Seniors Launch Western’s 15th Annual Model Congress

After a day of lively debate, 11 bills make it to the president’s desk, 7 signed into law


(Left to Right) Aidan Saunders, Max Tracey, Tyler Jones, and Jack Emery

Ayesha Gaona and Aleena Patel

Staff Reports

Being a senior at WAHS comes with many new opportunities and responsibilities as compared to previous grades. One of the largest, if not largest, is Western’s annual Model Congress event, which is 15 years old today. Seniors, through their U.S. Government classes,  are sent to organize a simulation in the school of what our national Congress looks like. This day-long event stems from a multi-week project and involves establishing a variety of different committees who discuss bills created by the students, then attempt to pass that bill and ultimately have the president (coach Bickers) sign it. Our reporters were covering the committees first-hand and gave us more insight into the event.

2019 brought a range of bills, from controversial topics such as gun control and climate change to more lighthearted ones, like eliminating the penny or legalizing the guillotine as a primary method of execution.

After a thrilling day of discussion and several hours of debate, many bills made their way through committees, the House, and the Senate to President Bickers’ desk. After deliberating privately about which to sign and which to veto, he stood and gave his decisions. In the end, seven bills were signed into law. Among them were Senate Bill 212  which placed a tax on plastic bags, House Bill 306 which addressed America’s opioid crisis, and Senate Bill 272- a massive American prison reform. Other bills made it to his desk to receive his signature, while many more were met with a veto or pocket veto. The full list can be found below.


Morning Committee Sessions

Update: Surprise Guest Delegate Steve Landes

9:30 am- Delegate Steve Landes is attending his first Model Congress this year after being invited by senior Owen Thacker, who has worked as an intern at Landes’s office. “I’m amazed that it’s been going on for so long,” said Landes of Western’s 15-year-long tradition. He explained that the Model Congress process is incredibly similar to the real thing. Landes believes that understanding this process extremely important and that Western’s Model Congress is a great way to foster this understanding.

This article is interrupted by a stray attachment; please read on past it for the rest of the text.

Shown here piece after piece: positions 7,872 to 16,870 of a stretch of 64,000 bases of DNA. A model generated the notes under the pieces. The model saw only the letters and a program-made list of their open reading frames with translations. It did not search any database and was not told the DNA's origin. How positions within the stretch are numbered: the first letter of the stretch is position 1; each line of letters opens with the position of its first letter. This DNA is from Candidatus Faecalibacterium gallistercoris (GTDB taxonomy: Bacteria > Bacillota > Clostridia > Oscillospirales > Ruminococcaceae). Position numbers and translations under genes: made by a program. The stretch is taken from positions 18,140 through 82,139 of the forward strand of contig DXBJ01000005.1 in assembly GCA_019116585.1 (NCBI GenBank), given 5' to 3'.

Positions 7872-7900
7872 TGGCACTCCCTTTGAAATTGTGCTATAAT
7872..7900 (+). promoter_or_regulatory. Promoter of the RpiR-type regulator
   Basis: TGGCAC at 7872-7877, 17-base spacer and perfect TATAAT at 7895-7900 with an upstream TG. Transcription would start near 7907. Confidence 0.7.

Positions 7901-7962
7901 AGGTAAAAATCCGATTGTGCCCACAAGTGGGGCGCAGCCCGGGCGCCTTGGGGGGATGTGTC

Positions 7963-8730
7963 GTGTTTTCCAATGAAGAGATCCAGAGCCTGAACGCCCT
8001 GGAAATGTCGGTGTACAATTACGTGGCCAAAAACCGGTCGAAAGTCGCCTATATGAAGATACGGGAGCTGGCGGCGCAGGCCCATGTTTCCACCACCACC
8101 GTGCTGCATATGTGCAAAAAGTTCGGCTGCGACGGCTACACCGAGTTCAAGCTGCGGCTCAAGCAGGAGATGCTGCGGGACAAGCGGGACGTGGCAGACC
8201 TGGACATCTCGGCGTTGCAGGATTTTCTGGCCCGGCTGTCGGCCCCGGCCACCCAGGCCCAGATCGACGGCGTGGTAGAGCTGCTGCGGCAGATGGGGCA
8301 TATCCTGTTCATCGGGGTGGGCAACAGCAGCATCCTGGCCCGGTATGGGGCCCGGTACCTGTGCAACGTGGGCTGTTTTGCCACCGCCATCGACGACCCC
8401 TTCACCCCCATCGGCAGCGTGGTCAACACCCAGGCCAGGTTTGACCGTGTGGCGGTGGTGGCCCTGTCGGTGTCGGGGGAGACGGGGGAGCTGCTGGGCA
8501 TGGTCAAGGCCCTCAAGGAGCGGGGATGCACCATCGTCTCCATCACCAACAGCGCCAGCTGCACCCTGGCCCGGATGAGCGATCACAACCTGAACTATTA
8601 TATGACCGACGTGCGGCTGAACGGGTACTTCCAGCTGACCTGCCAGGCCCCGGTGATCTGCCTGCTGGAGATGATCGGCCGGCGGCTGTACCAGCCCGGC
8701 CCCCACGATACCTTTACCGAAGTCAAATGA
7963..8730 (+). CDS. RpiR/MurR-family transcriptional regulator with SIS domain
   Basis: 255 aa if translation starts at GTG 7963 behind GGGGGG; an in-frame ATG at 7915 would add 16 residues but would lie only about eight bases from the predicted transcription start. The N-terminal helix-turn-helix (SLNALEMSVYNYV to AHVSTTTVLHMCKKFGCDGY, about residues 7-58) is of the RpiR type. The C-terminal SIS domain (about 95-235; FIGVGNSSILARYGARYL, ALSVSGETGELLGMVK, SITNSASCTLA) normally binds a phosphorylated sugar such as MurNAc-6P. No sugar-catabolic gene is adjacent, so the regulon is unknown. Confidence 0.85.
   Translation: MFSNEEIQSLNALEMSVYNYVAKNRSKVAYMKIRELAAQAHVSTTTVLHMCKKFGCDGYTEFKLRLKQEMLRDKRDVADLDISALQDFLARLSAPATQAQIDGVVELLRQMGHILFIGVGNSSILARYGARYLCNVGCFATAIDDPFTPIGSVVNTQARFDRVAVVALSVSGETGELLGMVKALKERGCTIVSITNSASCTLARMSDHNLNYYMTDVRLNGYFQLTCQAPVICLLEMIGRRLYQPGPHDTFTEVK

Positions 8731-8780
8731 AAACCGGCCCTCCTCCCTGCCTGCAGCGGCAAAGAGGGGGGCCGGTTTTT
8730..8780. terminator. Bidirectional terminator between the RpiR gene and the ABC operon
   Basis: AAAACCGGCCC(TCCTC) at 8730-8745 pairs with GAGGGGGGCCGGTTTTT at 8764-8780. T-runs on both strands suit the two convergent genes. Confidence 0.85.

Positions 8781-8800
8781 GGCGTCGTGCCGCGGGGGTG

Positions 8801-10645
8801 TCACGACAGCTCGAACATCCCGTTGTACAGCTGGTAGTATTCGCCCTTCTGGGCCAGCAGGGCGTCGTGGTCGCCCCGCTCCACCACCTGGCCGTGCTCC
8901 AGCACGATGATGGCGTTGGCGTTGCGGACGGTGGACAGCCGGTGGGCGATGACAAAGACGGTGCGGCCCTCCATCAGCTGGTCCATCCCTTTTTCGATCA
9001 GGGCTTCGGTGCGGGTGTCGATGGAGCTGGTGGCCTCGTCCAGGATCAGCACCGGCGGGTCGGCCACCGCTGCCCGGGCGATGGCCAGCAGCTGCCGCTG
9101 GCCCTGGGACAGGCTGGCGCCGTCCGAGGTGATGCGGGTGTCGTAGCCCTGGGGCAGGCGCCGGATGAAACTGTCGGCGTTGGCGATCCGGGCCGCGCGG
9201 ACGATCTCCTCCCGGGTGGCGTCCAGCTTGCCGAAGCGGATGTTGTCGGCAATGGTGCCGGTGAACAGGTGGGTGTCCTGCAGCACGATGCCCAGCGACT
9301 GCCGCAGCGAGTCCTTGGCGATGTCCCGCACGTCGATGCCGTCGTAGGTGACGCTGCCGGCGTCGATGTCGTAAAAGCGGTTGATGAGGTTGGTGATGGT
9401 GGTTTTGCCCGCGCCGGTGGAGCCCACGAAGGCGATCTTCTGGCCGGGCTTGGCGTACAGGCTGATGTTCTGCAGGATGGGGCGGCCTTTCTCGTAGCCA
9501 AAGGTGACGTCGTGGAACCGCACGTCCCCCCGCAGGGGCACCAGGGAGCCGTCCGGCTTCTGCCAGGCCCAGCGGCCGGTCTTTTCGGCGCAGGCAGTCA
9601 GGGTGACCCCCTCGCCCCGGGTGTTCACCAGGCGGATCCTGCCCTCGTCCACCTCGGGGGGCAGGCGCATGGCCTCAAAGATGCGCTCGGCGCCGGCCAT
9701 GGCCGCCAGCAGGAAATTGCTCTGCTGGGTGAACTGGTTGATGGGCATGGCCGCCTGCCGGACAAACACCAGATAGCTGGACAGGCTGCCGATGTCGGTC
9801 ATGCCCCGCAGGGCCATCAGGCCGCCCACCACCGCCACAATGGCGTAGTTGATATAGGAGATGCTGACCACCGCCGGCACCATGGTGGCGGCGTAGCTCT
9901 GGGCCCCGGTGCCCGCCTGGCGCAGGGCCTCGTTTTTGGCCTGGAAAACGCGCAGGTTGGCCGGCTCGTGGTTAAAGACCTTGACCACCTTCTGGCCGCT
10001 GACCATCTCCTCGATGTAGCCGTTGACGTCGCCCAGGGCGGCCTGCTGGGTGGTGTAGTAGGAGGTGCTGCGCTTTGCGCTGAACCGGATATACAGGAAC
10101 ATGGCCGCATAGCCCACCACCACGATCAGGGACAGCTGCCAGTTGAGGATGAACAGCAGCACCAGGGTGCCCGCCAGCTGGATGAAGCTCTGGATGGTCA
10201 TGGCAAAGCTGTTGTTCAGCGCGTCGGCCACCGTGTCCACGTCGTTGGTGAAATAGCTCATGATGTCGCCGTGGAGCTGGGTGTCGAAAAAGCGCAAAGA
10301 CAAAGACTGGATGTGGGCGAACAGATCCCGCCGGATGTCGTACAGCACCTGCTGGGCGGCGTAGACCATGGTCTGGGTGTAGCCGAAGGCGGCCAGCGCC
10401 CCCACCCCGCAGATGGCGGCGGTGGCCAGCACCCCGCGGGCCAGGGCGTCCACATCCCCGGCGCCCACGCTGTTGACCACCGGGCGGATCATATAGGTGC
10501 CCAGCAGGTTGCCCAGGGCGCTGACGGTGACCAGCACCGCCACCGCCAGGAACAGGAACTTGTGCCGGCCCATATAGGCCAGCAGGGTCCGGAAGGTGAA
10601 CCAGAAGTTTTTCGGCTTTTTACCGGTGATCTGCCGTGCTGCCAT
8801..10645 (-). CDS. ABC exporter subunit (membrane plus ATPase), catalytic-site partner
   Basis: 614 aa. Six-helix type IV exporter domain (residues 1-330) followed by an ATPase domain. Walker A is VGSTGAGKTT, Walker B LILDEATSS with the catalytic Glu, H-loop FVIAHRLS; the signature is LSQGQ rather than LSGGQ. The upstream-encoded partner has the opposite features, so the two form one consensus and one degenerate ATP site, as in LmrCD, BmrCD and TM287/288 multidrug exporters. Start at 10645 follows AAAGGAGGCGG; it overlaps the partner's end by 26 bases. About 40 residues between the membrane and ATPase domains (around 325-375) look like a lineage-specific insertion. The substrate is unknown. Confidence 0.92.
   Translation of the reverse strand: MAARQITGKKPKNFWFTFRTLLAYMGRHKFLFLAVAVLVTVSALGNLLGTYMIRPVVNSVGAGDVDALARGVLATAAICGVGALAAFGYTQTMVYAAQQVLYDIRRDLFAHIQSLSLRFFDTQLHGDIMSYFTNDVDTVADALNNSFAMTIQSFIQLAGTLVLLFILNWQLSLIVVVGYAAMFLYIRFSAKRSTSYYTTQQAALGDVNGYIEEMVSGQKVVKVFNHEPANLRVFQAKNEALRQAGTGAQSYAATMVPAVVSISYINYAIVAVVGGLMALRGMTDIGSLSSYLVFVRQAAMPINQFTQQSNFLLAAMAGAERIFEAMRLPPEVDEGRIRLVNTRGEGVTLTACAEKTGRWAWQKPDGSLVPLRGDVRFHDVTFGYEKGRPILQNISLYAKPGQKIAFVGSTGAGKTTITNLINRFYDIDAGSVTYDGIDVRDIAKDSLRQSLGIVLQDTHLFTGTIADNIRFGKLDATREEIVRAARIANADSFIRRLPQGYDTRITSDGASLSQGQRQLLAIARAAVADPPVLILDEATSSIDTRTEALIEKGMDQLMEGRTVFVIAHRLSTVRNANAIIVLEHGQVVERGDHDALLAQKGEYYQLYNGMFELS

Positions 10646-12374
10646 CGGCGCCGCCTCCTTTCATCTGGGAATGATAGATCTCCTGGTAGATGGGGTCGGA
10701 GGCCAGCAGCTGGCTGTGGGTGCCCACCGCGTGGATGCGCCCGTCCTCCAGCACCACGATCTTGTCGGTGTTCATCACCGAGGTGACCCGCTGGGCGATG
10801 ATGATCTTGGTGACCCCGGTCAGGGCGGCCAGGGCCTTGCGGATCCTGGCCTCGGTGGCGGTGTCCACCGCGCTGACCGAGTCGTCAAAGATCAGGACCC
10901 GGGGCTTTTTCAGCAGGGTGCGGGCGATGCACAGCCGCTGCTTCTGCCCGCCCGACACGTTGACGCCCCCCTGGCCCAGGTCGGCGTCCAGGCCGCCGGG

-Julianne Kirby

House: Judiciary Committee

9:53 am- Almost all of the hands shot into the air of the Judiciary Committee and the bill passed with a large majority. The bill proposed that first-time personal possession offenders of drugs should be sent to rehab, as “rehab is a better place” than sending them to prison. When those who are first offenders of personal possession of drugs are sent to prison, 85 percent of the time, they go back to doing drugs once they are out of prison. This proves to be unethical and inefficient. The committee discussed what standards there are for the quantity and distribution amount of drugs needed to consider a felony requiring a fine and potential prison.

Speaker of the house Evelyn Garey and Katrine Berg from the Judiciary committee discuss repealing the death penalty in the morning of Model Congress. “There is an 11 percent chance they are innocent,” Garey nobly addresses. Not only does the death penalty conflict with Garey’s and Berg’s humane alignments, but the economic drainage is greatly impacting the US. Their proposed bill would save them “billions of dollars,” which could be used for benefits in the government. The death penalty is utilized in North Korea, Iraq, Saudi Arabia, China and as of now, the United States. A prominent question in the committee is if the death penalty violates the United States’ paramount dedication to “life, liberty and the pursuit of happiness”? Gauri Prakash goes against the bill stating that “when someone commits a crime, they lose their liberty.” The chair of the Judiciary, Tristan Rose, counts under his breath the hands that are raised in the air, and after a close call, the bill fails.

-Michal Kipnis

House: Education Committee

9:55 am- The House focused on teacher salaries and affordable college tuition. They argued that teachers should have a higher base salary and get paid in higher increments based on the advancement of their academic degrees.“There should be at least one federally-funded college per state that doesn’t look for GPAs. Instead, they’ll be looking at extracurricular activities and teacher recommendations for admission to the college” A member thought the idea was great but was astounded at the proposed cost of the bill, which was estimated to be about 275 billion dollars. “The idea of a free college in America sounds like a dream, but it would be hard to pull that much money from the military and our education budget.”